Red Sox

Pablo Sandoval joins Red Sox in Tampa Bay, works out at third base

The burly third baseman has reportedly lost a significant amount of weight

Pablo Sandoval is hoping to rebound next year after a lost season. Jim McIsaac

Just before the Red Sox began their game with the Rays last night at Tropicana Field, one they would go on to lose in heartbreaking fashion, a surprising tidbit of news emerged via Twitter.

That Pablo Sandoval arrived to join the team the same week that John Henry publicly stated the team needs him to return to form surely is not a coincidence. Equally notable is that the third baseman arrived having reportedly lost 22 lbs. He lost his starting job in spring training to Travis Shaw as much because of his issues with conditioning as his poor performance on the field.


Sandoval’s 5-year, $95 million contract loomed large after the 30-year-old turned in a disappointing debut in 2014 and then was shut down for the season as he underwent shoulder surgery to repair a torn labrum this spring. He made just seven hitless plate appearances before the injury.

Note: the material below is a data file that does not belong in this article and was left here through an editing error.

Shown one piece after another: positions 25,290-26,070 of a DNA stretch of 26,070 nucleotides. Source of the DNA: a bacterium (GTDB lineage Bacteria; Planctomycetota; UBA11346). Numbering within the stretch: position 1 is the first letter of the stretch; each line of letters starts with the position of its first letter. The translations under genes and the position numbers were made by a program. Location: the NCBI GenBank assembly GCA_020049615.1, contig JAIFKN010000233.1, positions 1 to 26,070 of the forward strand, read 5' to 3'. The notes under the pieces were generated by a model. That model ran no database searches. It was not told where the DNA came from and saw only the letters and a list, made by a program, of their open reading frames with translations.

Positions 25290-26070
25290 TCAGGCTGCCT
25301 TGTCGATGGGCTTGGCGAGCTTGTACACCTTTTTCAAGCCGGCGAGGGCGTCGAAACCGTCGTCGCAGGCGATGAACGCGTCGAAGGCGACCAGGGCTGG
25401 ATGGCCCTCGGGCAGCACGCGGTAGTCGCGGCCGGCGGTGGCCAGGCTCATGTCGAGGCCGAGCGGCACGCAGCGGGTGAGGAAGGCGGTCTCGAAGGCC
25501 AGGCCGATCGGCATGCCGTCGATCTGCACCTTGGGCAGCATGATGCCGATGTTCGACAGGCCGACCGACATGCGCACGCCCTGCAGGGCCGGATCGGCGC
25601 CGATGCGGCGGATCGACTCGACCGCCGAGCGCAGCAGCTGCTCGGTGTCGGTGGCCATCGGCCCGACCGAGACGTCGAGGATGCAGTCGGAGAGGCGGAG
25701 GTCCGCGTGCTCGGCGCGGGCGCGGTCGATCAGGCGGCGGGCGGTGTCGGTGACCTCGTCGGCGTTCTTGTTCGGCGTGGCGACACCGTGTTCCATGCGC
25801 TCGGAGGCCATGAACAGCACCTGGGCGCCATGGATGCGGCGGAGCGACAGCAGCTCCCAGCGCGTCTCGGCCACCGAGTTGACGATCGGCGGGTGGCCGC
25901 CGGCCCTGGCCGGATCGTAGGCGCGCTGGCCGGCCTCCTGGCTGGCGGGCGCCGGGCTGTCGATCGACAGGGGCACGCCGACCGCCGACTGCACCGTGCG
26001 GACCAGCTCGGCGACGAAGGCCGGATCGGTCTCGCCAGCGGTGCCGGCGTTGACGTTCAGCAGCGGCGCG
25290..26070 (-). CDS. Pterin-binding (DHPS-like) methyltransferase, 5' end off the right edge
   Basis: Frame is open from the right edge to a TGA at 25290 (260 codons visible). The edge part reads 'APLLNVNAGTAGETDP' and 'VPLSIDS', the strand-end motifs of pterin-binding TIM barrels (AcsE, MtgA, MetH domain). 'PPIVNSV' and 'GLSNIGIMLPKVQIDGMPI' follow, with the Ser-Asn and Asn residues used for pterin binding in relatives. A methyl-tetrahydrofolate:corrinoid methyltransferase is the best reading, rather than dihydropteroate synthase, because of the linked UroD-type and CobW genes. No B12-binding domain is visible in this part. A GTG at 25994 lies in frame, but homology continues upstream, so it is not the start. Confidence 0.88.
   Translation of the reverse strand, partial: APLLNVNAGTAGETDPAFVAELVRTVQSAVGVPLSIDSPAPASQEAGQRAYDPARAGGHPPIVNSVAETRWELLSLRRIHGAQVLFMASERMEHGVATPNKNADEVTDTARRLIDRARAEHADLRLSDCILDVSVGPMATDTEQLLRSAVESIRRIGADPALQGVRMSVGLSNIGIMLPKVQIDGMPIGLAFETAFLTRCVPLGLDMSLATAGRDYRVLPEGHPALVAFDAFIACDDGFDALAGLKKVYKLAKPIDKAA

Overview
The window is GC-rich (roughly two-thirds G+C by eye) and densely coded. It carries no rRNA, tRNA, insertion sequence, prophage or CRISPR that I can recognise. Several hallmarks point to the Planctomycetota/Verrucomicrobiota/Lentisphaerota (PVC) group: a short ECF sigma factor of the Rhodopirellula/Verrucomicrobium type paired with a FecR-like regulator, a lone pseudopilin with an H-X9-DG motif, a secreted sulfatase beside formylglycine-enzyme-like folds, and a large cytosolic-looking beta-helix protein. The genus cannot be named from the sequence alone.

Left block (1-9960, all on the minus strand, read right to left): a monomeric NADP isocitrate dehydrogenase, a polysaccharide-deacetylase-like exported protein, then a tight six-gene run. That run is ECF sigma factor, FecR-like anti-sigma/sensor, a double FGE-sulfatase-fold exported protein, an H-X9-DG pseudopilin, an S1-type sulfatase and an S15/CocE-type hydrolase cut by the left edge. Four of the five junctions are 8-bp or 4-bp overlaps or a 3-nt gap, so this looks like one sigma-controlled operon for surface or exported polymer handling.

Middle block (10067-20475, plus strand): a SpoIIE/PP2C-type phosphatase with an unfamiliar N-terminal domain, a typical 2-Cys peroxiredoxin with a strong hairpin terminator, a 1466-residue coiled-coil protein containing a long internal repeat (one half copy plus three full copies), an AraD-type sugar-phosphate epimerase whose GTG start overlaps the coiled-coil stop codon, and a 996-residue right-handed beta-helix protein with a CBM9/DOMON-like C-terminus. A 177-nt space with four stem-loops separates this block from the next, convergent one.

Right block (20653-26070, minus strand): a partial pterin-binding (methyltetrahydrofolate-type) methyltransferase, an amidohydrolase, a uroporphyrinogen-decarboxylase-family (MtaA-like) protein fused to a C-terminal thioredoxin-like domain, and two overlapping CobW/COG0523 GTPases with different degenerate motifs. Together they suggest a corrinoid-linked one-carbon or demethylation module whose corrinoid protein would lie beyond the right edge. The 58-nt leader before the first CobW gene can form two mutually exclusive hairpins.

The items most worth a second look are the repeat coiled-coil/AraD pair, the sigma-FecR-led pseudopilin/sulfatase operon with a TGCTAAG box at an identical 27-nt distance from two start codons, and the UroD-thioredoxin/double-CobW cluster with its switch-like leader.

But in addition to his improved physique, Sandoval also seems to have brought a more humble attitude this time around.

“It’s tough. You learn your lesson from all the mistakes you made,” he said. “Human beings make mistakes. You have to put all the things in the past. You have to workout.” Sandoval also spoke of how supportive his family has been in encouraging him to better himself, and that his 3 month-old son is his biggest motivation.

“Every time I wake up, looking at him, I want to do everything for [him] so he can see me back on the field and play baseball,” he said. John Farrell, too, seems to be buying in on the new Sandoval after benching him to start the season.

“To me, I see a guy who’s got a lot of pride,” he said. “But it’s clear through my conversations over the course of time he’s been in Fort Myers [that] he’s motivated.”


Whether he can earn back his third base job next year, over Shaw and maybe the surging Yoan Moncada, remains to be seen. But as Henry points out, the team will also have to find a new designated hitter for the first time in more than a decade, and will need all of the offense they can muster.


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